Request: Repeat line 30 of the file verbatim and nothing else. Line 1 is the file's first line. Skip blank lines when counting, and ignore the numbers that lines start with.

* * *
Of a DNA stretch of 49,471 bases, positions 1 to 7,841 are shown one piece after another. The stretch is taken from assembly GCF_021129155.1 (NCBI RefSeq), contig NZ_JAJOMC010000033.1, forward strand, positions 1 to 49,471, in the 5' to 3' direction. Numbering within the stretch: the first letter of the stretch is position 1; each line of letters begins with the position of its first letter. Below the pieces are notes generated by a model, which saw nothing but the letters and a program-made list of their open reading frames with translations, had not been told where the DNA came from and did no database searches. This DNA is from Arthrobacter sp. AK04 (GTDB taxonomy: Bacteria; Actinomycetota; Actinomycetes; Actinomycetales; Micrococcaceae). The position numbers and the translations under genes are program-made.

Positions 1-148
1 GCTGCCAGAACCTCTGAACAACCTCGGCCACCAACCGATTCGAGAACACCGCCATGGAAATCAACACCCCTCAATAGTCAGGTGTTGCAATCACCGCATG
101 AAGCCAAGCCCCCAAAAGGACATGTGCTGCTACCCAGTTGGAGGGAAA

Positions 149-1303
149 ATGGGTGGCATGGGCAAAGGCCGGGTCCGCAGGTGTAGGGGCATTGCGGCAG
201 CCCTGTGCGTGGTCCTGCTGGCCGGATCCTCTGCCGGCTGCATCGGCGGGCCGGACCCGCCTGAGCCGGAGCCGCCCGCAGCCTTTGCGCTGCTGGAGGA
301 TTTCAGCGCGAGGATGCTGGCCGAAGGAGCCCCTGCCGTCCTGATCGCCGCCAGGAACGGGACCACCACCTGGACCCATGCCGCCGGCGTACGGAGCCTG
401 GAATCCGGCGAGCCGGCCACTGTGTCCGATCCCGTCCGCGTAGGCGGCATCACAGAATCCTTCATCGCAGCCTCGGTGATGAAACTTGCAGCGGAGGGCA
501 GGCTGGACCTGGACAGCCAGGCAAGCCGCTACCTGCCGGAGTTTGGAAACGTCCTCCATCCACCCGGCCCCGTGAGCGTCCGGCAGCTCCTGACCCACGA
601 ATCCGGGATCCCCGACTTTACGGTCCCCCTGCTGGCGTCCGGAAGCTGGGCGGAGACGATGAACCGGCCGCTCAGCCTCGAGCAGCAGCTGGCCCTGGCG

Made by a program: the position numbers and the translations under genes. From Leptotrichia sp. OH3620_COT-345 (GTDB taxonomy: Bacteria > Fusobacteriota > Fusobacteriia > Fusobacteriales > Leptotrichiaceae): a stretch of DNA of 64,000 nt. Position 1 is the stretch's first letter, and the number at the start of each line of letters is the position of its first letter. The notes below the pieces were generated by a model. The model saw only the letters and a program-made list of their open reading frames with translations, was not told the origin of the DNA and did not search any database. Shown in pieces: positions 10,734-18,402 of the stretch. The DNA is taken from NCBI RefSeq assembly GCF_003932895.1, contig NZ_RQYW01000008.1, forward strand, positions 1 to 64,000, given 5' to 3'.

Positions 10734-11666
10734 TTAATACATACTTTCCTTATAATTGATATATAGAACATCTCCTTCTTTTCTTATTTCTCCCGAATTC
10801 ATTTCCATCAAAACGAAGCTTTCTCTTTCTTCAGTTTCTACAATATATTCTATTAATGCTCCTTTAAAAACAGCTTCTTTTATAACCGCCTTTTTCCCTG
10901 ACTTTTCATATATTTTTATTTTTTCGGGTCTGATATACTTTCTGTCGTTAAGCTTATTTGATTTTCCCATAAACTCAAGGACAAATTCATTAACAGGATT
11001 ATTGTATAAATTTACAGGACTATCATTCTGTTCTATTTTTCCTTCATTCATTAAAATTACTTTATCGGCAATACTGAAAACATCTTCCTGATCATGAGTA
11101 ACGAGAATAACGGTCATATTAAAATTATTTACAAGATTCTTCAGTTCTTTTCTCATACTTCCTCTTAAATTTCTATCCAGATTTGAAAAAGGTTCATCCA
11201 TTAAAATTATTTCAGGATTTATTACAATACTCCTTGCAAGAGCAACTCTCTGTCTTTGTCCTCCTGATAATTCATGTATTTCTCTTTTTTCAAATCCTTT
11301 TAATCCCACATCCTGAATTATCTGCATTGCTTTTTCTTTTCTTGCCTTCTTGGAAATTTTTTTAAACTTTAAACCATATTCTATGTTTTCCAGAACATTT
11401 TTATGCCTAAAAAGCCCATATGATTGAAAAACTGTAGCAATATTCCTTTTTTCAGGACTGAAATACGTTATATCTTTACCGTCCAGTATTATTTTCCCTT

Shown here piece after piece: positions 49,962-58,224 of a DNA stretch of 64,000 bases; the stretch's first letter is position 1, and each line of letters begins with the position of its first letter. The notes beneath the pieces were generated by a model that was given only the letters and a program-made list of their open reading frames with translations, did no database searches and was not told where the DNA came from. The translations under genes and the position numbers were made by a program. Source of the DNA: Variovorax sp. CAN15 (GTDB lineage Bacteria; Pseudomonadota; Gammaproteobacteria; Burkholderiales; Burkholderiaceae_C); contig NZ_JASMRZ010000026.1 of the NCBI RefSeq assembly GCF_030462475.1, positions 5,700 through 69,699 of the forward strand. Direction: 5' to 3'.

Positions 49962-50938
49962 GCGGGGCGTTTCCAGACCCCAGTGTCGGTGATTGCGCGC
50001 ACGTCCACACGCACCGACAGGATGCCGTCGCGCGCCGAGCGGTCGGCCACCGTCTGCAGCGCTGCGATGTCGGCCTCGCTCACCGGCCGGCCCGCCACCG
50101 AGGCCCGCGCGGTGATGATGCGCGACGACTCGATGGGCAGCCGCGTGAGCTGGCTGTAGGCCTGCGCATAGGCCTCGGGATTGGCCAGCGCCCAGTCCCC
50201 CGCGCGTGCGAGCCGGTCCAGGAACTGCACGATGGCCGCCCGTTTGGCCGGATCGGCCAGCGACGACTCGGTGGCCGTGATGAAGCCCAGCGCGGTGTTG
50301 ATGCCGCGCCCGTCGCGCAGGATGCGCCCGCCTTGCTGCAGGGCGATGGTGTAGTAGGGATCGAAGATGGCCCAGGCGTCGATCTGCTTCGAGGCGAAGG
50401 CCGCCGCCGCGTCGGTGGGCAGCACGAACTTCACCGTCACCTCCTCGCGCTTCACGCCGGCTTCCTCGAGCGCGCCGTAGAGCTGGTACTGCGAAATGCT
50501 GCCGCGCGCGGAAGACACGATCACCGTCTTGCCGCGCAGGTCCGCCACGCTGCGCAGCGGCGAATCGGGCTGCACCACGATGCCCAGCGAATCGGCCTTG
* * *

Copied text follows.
50501 GCCGCGCGCGGAAGACACGATCACCGTCTTGCCGCGCAGGTCCGCCACGCTGCGCAGCGGCGAATCGGGCTGCACCACGATGCCCAGCGAATCGGCCTTG